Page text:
“I’ve looked at the boundaries and it seems that the picketers are making themselves known on public access,” Council member Jim Griffith said.
He suggested that picketing be confined to across the street, rather than using a set distance.
“I’m in support of this, but I think we need to be as precise as we can,” Mayor Cindy Rosenthal said.
City attorneys took notes of suggestions by council members and will bring the matter back for further discussion at an upcoming study session.
Williams asked for public input before the city council moves forward, and Heiple agreed that the topic warrants public discussion before the council approves a resolution.
In other city business, the council unanimously approved condemnation of a deteriorated building at 104 W. Symmes St., a zoning change and preliminary plat at Tecumseh Road and 12th Avenue Northeast, and special use for a church at 3308 Broce Court.
Revitalization Manager Linda Price said the building on Symmes Street had been owned by Cleveland County. The county disposed of it sometime between 2005 and 2007 and the current owner has yet to put it on a foundation. The building has continued to deteriorate over the course of the years.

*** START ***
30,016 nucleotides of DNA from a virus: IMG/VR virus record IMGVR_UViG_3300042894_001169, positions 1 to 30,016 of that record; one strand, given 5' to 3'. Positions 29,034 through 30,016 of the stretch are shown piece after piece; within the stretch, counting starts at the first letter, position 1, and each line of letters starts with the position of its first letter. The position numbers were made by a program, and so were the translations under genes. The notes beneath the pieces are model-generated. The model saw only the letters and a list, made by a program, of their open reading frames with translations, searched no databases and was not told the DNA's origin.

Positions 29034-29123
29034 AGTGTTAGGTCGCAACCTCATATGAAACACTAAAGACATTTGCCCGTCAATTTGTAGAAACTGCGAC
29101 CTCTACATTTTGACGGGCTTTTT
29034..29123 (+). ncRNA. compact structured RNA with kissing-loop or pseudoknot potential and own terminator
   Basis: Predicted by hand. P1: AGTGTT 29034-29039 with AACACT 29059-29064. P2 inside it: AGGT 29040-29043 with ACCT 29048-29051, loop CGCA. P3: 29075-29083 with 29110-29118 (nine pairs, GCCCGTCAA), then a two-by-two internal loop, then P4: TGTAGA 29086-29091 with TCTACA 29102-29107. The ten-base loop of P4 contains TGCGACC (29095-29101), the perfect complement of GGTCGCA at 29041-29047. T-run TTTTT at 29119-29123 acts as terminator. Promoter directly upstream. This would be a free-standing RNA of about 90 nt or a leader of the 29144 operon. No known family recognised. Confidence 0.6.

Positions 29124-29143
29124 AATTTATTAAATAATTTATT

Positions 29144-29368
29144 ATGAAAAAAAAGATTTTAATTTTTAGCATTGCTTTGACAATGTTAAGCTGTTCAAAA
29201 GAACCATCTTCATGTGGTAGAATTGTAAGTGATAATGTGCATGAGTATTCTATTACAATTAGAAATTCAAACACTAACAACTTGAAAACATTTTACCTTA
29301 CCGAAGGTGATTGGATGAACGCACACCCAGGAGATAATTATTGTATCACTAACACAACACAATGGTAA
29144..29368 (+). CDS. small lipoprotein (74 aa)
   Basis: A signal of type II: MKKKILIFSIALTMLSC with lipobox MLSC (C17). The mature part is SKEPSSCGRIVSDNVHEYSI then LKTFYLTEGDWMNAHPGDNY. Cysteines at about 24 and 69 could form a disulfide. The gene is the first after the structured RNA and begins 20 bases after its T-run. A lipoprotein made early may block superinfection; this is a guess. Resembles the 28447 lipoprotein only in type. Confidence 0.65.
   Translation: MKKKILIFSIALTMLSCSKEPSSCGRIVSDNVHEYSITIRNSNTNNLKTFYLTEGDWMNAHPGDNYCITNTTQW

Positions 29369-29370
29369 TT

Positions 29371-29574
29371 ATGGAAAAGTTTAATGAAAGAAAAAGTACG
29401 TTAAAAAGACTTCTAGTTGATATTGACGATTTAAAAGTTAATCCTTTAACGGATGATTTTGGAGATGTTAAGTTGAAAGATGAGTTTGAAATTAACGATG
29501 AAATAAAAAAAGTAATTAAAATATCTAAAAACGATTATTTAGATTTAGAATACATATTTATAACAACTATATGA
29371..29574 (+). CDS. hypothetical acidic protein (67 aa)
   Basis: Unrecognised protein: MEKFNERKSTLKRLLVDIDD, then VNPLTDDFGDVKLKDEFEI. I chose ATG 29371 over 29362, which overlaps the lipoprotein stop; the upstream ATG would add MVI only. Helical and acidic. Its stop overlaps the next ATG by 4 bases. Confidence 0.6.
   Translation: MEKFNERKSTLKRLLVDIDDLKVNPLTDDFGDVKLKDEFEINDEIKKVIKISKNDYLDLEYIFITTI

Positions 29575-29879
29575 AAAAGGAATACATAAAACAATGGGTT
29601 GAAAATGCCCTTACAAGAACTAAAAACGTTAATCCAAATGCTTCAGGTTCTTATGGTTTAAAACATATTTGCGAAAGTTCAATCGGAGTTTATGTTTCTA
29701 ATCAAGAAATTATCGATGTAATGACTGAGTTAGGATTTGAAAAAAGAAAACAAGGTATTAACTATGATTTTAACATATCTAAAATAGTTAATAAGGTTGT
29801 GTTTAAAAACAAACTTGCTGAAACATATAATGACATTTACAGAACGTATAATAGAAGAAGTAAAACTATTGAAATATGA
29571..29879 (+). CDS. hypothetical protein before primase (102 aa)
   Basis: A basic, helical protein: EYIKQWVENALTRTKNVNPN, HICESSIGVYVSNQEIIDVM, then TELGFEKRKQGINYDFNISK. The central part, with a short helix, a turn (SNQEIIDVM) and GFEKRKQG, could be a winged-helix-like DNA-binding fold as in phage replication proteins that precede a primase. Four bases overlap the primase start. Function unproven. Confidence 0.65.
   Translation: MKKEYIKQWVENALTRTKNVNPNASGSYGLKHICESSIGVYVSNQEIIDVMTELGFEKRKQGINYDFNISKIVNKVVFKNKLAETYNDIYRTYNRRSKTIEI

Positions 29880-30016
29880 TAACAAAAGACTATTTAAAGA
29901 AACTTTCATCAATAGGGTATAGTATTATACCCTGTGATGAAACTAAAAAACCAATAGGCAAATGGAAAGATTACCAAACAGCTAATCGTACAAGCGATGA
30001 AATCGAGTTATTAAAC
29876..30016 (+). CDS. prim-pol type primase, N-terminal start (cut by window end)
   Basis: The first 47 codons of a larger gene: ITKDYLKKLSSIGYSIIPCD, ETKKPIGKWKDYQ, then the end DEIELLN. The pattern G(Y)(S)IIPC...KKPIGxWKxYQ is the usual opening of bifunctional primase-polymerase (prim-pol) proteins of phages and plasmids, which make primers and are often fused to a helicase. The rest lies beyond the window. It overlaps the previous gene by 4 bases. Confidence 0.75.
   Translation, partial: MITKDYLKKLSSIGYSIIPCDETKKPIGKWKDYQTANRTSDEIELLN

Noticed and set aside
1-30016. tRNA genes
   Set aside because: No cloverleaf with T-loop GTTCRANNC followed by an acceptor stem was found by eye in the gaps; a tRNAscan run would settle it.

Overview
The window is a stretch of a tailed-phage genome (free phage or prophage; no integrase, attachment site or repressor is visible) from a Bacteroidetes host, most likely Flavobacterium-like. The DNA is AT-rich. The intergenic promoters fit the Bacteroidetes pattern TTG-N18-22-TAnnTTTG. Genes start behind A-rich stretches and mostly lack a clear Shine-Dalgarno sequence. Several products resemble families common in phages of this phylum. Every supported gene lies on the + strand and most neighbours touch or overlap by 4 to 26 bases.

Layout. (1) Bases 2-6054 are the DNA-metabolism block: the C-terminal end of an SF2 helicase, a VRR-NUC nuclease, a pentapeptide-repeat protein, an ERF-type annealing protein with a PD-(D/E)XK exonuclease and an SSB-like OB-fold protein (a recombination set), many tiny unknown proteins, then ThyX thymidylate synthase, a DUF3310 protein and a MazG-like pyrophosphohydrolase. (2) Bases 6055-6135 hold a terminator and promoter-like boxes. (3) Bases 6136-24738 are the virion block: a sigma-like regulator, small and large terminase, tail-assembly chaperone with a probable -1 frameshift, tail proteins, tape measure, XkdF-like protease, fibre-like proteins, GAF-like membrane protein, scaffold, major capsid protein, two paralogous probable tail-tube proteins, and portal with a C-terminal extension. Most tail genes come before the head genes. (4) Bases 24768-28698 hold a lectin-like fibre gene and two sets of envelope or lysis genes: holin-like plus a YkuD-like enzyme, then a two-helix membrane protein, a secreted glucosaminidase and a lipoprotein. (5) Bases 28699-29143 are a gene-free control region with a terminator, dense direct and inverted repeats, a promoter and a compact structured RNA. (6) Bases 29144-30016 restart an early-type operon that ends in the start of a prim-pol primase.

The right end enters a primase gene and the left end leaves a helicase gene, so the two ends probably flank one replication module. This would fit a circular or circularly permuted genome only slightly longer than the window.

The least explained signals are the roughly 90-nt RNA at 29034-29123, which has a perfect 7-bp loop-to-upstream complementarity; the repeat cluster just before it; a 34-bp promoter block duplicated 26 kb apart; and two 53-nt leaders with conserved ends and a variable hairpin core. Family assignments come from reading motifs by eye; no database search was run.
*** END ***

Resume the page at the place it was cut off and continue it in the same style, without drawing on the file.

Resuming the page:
“There has been no effort to obtain a building permit to get it on a permanent foundation,” Rice said.
She does not know if it can be brought back to safe standards. Neighbors have complained about the structure for years. Price said there have been multiple contacts over several years with the owner being indecisive on what to do with the building.
“We really think it presents a hazard to kids in the neighborhood,” Price said.
In the zoning and preliminary site plan issue, city council members questioned the applicant Landmark Land LLC’s representative Tom McCaleb extensively about including trails for connectivity to a park, a future school site and a commercial corner. They also asked that an oil well on the site be secured for safety.